Future of Consumer Intelligence 2014: Day 3 Highlights
Highlights from the presentations by Market Research leaders on day 3 of Future of Consumer Intelligence 2014 in Los Angeles.
Technology is the central driving force amongst the foremost mega and macro trends across industries. It's advancing at such a rapid pace it is not only changing how we do things but changing how we understand the world, business, and people.
The Future of Consumer Intelligence 2014 (May 19-21, 2014) at Los Angeles explored the emerging role of decision science and the convergence of knowledge points - insights, foresights, social science, marketing science and intelligence with technology a central driving force and profound connector. This year's theme was "Technology and the Humanization of Data: Synthesizing Insights, Analytics and Relational Database Strategy."
This event was about accelerating disruptive innovators in the research space and pushing people to take risks to think outside of traditional research methods and insights gathering end explore new tools and technologies.
We provide here a summary of selected talks along with the key takeaways.
Highlights from Day 1.
Highlights from Day 2.
Here are highlights from Day 3 (May 21, 2014):
Ray Kurzweil, Author, Inventor, Director of Engineering, Google gave a keynote titled “The Web Within Us: When Minds & Machines Become One”. He presented an inspiring vision of our ultimate destiny in which we will merge with our machines, can live forever, and are a billion times more intelligent...all within the next three to four decades. “Contrary to popular belief, change is not a constant,” Kurzweil explained, “because it is accelerating. If you plot it on a graph, it isn’t linear.” He explained that since change accelerates exponentially, we have reached a point where the underlying technology that moves our world—it may not be on your radar, yet, but it’s already out there—radically changes every six months, and that rate will only increase.
What may be particularly interesting for researchers, according to Kurzweil is that what’s ahead is relatively predictable. There’s a formula (formulae, actually). For example, using an algorithm he developed based on historical patterns, Kurzweil was able to predict the advent of the Internet when it was limited to a few scientists’ computers talking to each other via modem.
His predictions—many of which were considered quite audacious when he came up with them—have come to pass with uncanny accuracy (~86% as of 2009). “If you look at the world around you and apply the simple laws of exponential change, you can then tell what the world will look like at a specific point in time,” Kurzweil said. “Maybe not to the level of specificity you would like, but you can get very close.”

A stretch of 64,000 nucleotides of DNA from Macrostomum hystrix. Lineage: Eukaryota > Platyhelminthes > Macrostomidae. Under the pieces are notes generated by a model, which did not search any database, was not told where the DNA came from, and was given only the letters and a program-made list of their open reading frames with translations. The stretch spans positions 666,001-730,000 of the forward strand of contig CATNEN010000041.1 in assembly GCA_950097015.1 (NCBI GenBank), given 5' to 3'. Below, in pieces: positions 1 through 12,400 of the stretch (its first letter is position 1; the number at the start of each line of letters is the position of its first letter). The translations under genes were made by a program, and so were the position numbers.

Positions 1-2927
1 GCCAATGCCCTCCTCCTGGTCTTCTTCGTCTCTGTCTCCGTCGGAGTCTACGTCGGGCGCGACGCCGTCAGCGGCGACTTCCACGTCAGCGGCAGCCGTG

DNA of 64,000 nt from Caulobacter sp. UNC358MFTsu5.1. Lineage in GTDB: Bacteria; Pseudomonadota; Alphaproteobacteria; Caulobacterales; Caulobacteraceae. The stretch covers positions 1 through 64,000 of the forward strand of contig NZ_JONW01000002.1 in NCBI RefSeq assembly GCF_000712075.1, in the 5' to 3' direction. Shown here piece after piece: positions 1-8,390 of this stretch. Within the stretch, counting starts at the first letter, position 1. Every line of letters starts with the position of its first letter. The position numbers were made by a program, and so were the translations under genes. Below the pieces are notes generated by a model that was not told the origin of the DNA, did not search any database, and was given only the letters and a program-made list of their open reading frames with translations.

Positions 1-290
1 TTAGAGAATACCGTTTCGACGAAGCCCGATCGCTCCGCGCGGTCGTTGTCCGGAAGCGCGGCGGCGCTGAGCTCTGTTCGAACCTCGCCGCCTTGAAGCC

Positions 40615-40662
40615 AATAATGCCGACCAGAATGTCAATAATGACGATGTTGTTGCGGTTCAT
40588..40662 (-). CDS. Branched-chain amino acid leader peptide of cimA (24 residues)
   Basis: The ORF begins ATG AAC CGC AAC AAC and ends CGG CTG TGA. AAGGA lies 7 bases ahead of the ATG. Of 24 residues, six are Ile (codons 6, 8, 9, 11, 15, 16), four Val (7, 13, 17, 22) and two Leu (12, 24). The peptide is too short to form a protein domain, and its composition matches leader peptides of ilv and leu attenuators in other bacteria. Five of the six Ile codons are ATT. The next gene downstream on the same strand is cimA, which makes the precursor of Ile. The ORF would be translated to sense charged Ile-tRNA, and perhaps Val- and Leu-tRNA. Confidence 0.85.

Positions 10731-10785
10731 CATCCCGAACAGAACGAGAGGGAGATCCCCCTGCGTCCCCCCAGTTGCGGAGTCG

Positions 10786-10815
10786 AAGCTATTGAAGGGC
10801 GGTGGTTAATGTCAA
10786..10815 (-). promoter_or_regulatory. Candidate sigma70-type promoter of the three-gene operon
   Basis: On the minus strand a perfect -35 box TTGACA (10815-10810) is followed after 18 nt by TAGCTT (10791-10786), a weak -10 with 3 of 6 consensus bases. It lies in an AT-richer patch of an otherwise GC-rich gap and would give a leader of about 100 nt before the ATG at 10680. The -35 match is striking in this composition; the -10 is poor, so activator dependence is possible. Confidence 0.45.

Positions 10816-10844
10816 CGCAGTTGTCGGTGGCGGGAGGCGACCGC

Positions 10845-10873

Kurzweil also noted that people always underestimate the pace of change because “human intuition is linear, not exponential,” he said. “We think in a straight line, so it’s difficult for us to grasp how something that seems absurd or impossible today could become a reality almost overnight.”
Jer Thorp, Co-Founder of the Office for Creative Research gave a keynote on “Making Data More Human”. He taught audience how adding meaning and narrative to huge amounts of data can help people take control of the information that surrounds them, and revolutionize the way we utilize data. Thorp recommended: “think about visualization as problem solving, the act of revealing, not as an end product or a noun, but as a verb.” A self-confessed astronomy geek, Thorp recounted the frustration he felt trying to wrap his brain around the white paper results of NASA’s Kepler Mission—a galactic survey to discover potentially hospitable planets, which has turned up about 4300 exoplanets so far.
“NASA is good at science, but they’re not good at communicating it,” he said. So Thorp created a visualization distilling all of the Kepler data, which is absolutely stunning both aesthetically and in its elegance as a communication solution. He explained: “Visualization is truer to the nature of data than charts and graphs.” Thorp went through several examples to explain how data can be visualized to provide fresh perspective.
Thorp advised companies to start thinking not in terms of data ownership, but in terms of data custodianship and to position themselves as “data ethical”, which entails:
- Informed consent
- Transparency around how the data will be used
- The option for people to have their records terminated (aka “the ability to be forgotten”)
Magnus Lindkvist, Trendspotter & Futurologist delivered a keynote speech on “When the Future Begins: A Guide to Long-Term”. He discussed how technology is not only changing how we do things, but also how we understand the world, business, and people as well as the emerging space of marketing science. He said “In 1800 it took 6 weeks to move an idea from Chicago to New York. Today, anyone can go anywhere within 47 hours, or 47 seconds if you use email”. Time lag is our best friend today as it makes intention easy. He gave full form for abbreviation R&D as “Rip off and Duplicate”.
A good measure of progress is liberation. Only ideas with true potential make you frown or smile. He exhorted to look for secrets, non-articulated needs. We look for ideas in the wrong people sometimes, just focusing on people who say the right things and sound intelligent. He stressed that we should look for secrets, experiment, recycle failures, be patient and persistent. Companies often feed problems and starve opportunities. Keep ‘making enemies’ at the top of the list and remember that ideas that sound strange have potential to succeed.
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